Mental health patient hit by train was low risk

Mental health patient hit by train was ‘low risk’

A Priory hospital has been accused by a father for failing its legal duty to safeguard his son after he "escaped" and was killed by a train.


Staff at the Priory Woodbourne told the father, Richard Caseby, that patients absconded, "all the time for drink, drugs or to meet friends". They added they were confident that his son, Matthew, 23, would return. However, he had jumped the fence when left unsupervised on September 7th, 2020.


Matthew, a personal trainer, was deemed a 'low suicide risk' by the Priory. His mental health had declined during lockdown, and unfortunately, he jumped in front of a Cardiff to Birmingham express train at 8:46am on September 8th, 2020. He was yards away from his father at the time. Mr Caseby had an obscured view of the railway line and did not see his son die.


An inquest heard Matthew had told doctors he was hearing voices, "receiving instructions" and did not trust himself. Mr Caseby, 61, said the Birmingham Priory and the NHS trust that sent him there, "had a basic duty under the Mental Health Act to keep our son safe. They did not".


Matthew was a first-class history graduate of Birmingham University and had not previously been diagnosed with mental health problems. In September 2020, he suffered a psychotic episode and saw a counsellor.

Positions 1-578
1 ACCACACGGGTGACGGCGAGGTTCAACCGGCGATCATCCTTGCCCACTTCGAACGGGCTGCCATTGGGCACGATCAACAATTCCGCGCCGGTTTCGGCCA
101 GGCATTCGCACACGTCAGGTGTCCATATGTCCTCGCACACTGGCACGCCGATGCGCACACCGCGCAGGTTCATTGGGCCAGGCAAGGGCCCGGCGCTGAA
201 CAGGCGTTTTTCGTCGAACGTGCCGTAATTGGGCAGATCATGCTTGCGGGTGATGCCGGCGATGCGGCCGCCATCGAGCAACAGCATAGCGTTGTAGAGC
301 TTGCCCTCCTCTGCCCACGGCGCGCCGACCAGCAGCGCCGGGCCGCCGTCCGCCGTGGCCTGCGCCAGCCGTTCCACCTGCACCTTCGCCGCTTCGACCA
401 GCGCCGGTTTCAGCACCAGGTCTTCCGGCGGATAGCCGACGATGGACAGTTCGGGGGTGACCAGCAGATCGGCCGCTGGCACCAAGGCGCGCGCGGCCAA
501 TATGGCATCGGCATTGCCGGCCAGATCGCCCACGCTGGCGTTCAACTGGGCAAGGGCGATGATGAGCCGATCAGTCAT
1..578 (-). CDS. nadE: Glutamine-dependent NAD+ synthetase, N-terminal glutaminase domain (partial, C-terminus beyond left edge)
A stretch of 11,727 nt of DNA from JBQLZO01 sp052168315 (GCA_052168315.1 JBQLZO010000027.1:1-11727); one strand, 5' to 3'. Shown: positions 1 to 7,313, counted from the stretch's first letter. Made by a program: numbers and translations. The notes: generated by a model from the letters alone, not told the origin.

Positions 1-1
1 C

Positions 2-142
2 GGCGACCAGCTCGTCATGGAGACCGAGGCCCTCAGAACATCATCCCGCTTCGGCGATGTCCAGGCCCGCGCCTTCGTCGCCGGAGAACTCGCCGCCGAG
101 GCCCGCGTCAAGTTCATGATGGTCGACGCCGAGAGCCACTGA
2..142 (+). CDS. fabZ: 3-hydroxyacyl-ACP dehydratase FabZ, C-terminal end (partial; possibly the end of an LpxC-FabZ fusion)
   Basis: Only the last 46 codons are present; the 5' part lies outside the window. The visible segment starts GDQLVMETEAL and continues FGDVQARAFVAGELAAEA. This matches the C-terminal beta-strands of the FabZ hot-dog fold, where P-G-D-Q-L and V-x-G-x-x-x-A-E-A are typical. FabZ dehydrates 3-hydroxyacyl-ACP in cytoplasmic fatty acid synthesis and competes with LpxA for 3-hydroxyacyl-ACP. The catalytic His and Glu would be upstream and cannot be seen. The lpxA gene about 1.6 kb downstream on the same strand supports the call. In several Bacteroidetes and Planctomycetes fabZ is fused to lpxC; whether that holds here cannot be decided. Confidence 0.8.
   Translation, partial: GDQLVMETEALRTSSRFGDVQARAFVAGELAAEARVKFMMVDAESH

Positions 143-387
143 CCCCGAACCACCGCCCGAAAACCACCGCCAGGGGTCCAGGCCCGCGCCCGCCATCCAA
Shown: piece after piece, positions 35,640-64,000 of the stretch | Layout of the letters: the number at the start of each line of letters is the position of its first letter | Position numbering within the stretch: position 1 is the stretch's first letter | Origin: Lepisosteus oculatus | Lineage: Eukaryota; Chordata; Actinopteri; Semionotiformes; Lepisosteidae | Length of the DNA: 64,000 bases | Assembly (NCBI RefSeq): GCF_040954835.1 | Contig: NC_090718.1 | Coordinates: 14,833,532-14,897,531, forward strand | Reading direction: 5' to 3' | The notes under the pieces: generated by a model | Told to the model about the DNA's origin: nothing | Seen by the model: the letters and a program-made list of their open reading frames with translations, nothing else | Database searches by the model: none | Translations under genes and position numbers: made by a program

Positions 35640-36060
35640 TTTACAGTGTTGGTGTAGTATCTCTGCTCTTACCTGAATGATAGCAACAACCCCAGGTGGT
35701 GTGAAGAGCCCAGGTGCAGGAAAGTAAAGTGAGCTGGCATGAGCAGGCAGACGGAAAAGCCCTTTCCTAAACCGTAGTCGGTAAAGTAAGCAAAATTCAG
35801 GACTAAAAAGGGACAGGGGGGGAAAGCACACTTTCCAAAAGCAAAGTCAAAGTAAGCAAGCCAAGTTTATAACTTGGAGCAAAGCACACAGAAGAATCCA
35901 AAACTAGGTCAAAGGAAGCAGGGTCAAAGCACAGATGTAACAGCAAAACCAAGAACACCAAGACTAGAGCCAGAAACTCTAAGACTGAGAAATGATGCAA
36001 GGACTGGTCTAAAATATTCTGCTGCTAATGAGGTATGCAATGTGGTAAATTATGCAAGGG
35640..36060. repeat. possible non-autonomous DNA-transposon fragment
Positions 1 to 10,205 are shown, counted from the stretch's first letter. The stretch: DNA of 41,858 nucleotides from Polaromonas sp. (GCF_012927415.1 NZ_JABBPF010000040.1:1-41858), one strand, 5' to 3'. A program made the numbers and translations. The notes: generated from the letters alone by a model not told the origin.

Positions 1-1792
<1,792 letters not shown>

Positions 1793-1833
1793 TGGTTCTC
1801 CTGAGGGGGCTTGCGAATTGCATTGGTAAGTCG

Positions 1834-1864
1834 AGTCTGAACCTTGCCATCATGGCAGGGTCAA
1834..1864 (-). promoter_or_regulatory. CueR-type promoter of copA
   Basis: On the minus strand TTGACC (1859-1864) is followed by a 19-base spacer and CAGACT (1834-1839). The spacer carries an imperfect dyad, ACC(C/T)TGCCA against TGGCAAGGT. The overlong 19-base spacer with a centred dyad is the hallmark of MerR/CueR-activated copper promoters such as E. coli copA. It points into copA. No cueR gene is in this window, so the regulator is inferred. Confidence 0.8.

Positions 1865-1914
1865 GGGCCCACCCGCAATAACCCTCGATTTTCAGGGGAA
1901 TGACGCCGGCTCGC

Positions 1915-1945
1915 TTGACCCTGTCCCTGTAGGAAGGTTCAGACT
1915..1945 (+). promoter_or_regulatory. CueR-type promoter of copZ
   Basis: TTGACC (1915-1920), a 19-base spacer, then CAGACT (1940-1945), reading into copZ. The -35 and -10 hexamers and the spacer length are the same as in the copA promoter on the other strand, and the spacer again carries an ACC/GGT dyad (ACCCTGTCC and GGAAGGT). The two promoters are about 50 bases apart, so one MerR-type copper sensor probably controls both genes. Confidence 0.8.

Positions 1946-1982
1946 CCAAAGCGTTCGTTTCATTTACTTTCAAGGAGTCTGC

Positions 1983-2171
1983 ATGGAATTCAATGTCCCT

Mr Caseby, from Blackheath, London, told Birmingham's Coroner's Court: "We cannot understand how a young man like Matthew slipped through the fingers of his warm and loving family". He said his son never took drugs, smoked, or even drank.


Matthew had been living at home whilst building a personal training business and began to have counselling in late 2018. In summer 2020, his parents moved to their holiday home in Suffolk to give him some privacy. Later that year, police were alerted when he was seen running on railway lines in Islip, near oxford. He was then detained and sectioned under the Mental Health Act and was sent to Priory Woodbourne as an NHS patient.


Four days after being detained, Matthew disappeared. His father drove to Birmingham to search for him and handed out 'missing' posters to the public. At 9am on September 8th, Mr Caseby met Matthew's consultant psychiatrist Arshad Mahmood at the Priory. Mr Mahmood assured him that his son was 'a low suicide risk' but later discovered Matthew was already dead. 


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